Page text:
Artist Sarita Pandey
This report is republished from The Polis Project
On the afternoon of 23 February 2020, communal violence broke out in Gokulpuri, a neighborhood in North-East Delhi. From there, it quickly spread to several other areas — including Seelapur, Shivpuri, and Jafrabad — raging on for four days before the situation was finally brought under control. In all, 53 people were murdered, a majority of them Muslim. Hundreds of families, mostly Muslim, were also displaced from their homes and are yet to return as it is still too dangerous. The attacks coincided with Donald Trump’s diplomatic visit to New Delhi on 24 February. This coincidence is one reason why the violence received widespread international media coverage. While large sections of the Indian domestic media have framed the violence as a “communal riot,” it is fairer to describe the events as a state-abetted pogrom against the Muslim community, that was not adequately protected — and, in some cases, was actively attacked — by the Delhi Police.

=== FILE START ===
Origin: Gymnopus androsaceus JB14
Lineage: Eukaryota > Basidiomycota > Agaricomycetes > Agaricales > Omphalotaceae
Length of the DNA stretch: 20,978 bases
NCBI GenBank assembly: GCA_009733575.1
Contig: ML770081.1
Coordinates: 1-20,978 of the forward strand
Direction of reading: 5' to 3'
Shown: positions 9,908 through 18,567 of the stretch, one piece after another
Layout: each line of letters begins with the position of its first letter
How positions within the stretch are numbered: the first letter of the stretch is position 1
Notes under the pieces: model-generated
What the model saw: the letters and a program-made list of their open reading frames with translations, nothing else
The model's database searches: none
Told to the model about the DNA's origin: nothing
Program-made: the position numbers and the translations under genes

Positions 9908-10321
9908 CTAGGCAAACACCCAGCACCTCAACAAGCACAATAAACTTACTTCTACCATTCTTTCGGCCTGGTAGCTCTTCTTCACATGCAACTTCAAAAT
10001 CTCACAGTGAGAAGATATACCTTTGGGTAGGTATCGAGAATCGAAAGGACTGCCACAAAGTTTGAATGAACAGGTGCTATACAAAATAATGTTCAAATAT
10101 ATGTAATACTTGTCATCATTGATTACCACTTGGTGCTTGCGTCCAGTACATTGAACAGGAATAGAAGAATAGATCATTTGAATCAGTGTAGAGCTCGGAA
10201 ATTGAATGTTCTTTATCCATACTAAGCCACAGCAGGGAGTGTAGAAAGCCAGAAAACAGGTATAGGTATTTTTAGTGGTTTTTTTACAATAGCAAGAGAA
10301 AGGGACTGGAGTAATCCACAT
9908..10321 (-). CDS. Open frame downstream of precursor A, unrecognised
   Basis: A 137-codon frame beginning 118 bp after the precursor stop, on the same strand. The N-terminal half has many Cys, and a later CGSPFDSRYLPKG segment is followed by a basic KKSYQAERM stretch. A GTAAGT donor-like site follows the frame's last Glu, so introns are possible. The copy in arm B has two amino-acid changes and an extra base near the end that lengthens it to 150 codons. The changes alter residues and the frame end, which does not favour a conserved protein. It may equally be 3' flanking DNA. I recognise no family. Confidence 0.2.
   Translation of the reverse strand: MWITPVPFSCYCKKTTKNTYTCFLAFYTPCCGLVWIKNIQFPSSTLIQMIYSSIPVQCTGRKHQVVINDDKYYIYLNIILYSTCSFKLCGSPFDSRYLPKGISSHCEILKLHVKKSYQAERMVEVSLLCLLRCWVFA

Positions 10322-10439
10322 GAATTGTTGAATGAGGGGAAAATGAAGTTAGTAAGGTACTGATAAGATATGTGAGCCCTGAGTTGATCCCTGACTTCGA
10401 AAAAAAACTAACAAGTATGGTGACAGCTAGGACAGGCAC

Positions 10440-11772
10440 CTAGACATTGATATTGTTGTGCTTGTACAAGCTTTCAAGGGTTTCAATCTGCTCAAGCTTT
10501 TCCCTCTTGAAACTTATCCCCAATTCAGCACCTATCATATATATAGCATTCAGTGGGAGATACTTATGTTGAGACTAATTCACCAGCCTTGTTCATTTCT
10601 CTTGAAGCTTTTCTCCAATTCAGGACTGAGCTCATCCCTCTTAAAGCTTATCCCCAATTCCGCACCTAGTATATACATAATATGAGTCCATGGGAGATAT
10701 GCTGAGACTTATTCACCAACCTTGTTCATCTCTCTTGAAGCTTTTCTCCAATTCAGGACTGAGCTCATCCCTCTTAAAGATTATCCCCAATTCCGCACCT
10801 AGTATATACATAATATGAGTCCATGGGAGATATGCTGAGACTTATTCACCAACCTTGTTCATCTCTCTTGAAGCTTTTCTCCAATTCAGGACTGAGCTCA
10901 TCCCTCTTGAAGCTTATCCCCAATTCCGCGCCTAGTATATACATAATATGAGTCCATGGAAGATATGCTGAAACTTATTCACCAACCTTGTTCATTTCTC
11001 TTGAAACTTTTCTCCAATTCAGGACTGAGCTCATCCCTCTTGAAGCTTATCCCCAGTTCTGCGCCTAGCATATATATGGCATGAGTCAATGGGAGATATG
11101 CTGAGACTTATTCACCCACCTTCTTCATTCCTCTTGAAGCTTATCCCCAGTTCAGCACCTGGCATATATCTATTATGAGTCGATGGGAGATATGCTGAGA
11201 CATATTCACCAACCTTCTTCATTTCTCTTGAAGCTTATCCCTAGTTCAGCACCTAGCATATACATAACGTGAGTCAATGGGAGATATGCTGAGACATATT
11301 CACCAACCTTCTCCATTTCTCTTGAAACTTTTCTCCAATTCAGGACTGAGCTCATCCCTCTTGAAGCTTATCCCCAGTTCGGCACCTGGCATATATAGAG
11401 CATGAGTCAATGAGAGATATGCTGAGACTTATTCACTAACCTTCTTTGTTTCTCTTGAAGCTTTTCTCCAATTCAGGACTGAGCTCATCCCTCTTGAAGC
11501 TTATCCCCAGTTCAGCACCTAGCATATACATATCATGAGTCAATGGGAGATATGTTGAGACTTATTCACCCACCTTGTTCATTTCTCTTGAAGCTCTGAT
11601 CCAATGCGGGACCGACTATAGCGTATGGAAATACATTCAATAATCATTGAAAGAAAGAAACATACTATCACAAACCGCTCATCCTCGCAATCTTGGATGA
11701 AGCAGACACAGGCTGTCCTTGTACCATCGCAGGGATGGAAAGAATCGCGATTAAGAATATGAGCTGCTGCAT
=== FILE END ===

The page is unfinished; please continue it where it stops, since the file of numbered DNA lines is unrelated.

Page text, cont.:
Time and again the Police have ignored mounting communal tensions, turned a blind eye to the gathering of arms by Hindu nationalist groups, and — once violence is unleashed — abandoned Muslims to their fate. Police complicity in anti-Muslim violence is an old story in India. Since Independence, countless enquiry commissions have indicted the Police for their partisan handling of sectarian conflict. Time and again the Police have ignored mounting communal tensions, turned a blind eye to the gathering of arms by Hindu nationalist groups, and — once violence is unleashed — abandoned Muslims to their fate. This cycle of violence and impunity is one major reason Hindu terror has not been stamped out in India. Yeh andar ki baat hai / police hamaare saath hai, (It’s an internal secret/ the Police are with us) as Hindu mobs chanted during the 2002 Gujarat pogrom. Continue reading Manufacturing Evidence – How the Police is framing and arresting constitutional rights defenders in India: The Polis Project